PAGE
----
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Seoul should seek solutions amid Chip 4 alliance

Posted March. 02, 2023 07:38,   

Updated March. 02, 2023 07:38


Since Washington pledged to provide semiconductor subsidies as part of its efforts to set up a U.S.-led supply network system, it has made it harder for businesses to receive financial support with more strings attached. It even requires that excess profits of a particular level be shared with the U.S. government while asking manufacturers to give it open access to sensitive semiconductor facilities. Businesses hesitate to say yes to these unfavorable conditions. Even with the “guardrail” provision in force to ban subsidy recipients from making a new investment in China for 10 years, it adds more complexity to corporate calculations of the gains and losses of investing in the United States.

On Tuesday, the U.S. Department of Commerce released six conditions to receive semiconductor subsidies of 52 billion U.S. dollars according to the CHIPS and Science Act. It announced that businesses winning a more than 150 million-dollar subsidy will be required to share excess profits over a particular threshold with the U.S. government. If businesses open production and research facilities to the U.S. government, they will take priority in Washington’s decisions to determine recipients of subsidies. Part of the burdensome conditions is to prohibit subsidies from being used for stock buybacks or dividend payments and to build childcare facilities.

Washington has gone too far. It is not a reasonable requirement that semiconductor manufacturers, born to be in harsh competition for technological advancement, open the door of their core facilities. It even attempts to intervene in management by looking into company accounting to get excess profits paid. There is even criticism within the country that it is only an unreasonable market intervention that can increase companies’ burden and discourage them from building semiconductor factories. South Korean manufacturers are also reluctant to receive financial help from Washington because it comes at a price.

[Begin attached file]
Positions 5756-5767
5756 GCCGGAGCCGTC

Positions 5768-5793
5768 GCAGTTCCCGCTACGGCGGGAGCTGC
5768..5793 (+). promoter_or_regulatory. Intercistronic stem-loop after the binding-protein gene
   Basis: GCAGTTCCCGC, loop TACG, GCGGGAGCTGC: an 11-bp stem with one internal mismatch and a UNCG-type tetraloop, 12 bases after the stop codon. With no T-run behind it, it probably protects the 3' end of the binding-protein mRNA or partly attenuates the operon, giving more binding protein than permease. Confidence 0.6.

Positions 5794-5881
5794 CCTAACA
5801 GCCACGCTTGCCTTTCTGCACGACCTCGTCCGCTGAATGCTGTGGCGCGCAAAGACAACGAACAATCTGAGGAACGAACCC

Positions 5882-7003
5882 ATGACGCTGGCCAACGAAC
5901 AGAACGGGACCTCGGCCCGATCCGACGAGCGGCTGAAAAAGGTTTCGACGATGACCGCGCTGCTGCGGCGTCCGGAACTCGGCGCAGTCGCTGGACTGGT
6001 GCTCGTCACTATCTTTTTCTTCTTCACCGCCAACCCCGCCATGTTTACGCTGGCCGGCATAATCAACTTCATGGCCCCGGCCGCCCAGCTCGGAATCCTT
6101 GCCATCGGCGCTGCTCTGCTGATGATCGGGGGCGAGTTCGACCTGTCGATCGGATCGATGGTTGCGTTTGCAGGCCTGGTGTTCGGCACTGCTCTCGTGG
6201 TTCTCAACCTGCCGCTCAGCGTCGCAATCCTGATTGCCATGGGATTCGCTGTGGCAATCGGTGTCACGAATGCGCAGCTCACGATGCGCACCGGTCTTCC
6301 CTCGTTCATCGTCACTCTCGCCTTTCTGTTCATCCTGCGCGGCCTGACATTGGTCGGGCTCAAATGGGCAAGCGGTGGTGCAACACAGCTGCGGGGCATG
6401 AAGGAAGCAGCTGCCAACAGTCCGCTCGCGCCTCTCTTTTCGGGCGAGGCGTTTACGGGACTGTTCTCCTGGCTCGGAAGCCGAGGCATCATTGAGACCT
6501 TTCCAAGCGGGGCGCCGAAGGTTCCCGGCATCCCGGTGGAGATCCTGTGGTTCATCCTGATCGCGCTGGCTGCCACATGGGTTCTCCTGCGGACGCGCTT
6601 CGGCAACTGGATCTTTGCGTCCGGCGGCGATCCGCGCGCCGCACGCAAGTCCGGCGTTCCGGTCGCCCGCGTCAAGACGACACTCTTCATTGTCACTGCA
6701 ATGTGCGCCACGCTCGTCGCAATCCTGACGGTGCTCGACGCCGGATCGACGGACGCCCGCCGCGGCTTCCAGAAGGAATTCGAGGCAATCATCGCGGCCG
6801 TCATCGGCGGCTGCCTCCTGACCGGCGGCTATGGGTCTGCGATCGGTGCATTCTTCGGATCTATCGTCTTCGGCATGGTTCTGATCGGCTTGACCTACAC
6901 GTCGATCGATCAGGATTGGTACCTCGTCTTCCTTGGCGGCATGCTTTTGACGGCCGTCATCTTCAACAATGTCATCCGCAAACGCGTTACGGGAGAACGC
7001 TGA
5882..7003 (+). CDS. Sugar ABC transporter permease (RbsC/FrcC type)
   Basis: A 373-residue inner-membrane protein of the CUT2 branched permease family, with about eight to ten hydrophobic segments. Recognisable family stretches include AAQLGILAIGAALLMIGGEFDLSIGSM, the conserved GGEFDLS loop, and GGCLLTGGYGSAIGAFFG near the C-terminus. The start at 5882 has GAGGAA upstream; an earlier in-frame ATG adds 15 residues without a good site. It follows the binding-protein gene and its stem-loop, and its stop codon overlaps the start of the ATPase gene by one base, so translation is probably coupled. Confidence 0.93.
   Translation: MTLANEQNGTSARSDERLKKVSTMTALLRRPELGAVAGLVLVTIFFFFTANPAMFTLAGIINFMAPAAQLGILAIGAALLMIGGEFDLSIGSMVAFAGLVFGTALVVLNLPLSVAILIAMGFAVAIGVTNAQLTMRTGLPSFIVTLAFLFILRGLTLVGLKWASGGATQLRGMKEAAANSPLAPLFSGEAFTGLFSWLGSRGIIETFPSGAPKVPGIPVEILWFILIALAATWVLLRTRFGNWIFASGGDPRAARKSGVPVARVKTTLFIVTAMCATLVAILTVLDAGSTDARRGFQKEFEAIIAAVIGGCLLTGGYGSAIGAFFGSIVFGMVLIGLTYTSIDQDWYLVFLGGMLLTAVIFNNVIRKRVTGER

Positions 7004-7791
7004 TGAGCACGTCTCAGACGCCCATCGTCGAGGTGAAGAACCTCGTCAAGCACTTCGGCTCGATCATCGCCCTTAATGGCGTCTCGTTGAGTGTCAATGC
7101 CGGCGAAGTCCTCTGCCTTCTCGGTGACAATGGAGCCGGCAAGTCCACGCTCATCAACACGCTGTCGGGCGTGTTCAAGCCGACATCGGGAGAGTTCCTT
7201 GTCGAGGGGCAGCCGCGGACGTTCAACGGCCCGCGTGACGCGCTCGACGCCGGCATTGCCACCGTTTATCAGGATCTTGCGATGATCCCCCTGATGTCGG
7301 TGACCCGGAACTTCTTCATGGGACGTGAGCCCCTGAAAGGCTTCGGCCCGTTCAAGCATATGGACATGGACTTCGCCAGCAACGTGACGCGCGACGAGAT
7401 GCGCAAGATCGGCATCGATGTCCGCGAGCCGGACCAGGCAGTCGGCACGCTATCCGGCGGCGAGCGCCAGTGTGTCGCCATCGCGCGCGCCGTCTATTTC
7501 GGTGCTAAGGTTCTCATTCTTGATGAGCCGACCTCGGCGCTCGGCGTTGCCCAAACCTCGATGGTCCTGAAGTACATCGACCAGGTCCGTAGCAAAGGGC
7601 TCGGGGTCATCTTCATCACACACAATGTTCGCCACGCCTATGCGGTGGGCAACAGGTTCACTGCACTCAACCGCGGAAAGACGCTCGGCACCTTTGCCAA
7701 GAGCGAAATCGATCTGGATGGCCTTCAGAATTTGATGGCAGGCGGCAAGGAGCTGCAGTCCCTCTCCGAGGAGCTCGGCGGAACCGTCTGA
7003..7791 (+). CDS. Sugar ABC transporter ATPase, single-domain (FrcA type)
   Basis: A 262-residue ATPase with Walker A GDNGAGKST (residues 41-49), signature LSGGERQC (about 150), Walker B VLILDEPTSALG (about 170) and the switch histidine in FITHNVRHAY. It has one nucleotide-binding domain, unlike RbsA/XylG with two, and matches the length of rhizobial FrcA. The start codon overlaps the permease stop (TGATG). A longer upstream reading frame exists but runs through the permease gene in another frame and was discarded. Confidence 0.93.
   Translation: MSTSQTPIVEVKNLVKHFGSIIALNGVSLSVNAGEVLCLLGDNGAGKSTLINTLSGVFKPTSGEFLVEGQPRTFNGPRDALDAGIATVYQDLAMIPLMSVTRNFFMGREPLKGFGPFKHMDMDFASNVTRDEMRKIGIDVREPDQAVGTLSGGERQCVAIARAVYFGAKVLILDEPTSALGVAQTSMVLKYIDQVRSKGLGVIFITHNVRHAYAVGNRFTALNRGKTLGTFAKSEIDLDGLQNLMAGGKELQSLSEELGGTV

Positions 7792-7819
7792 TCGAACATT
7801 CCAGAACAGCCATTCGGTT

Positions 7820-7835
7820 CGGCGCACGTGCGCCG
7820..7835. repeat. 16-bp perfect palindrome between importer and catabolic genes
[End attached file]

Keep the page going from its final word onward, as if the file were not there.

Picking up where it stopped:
However, it is not a matter of choice but a necessity to engage in the U.S.-led supply network of semiconductors. After all, the United States rules semiconductor intellectual property rights and the supply network of production equipment and maintains a core security alliance with South Korea. It is not easy for Seoul to turn its back on China because it accounts for 40 percent of the country’s semiconductor exports. Thus, South Korea is supposed to take comprehensive and strategic action as both U.S. subsidies and the Chinese market equally matter.

Individual businesses alone cannot find the right solution. This is where the government should come in showing diplomatic capabilities. It is worth noting that South Korean businesses have made a large investment in the U.S. market to help create jobs. Seoul should actively engage in the “Chip 4 Alliance” and make sure that Washington allows for an extended grace period regarding regulation on equipment and exports. It should raise a unified voice alongside Japan, Taiwan, and other allies if needed. The South Korean government should not forget that South Korean EVs were discriminated against in terms of receiving subsidies following the passage of the Inflation Reduction Act last year. Seoul needs to cooperate with Washington. However, it is equally essential to protest unreasonable requirements and reach a win-win solution in the two countries' mutual interest.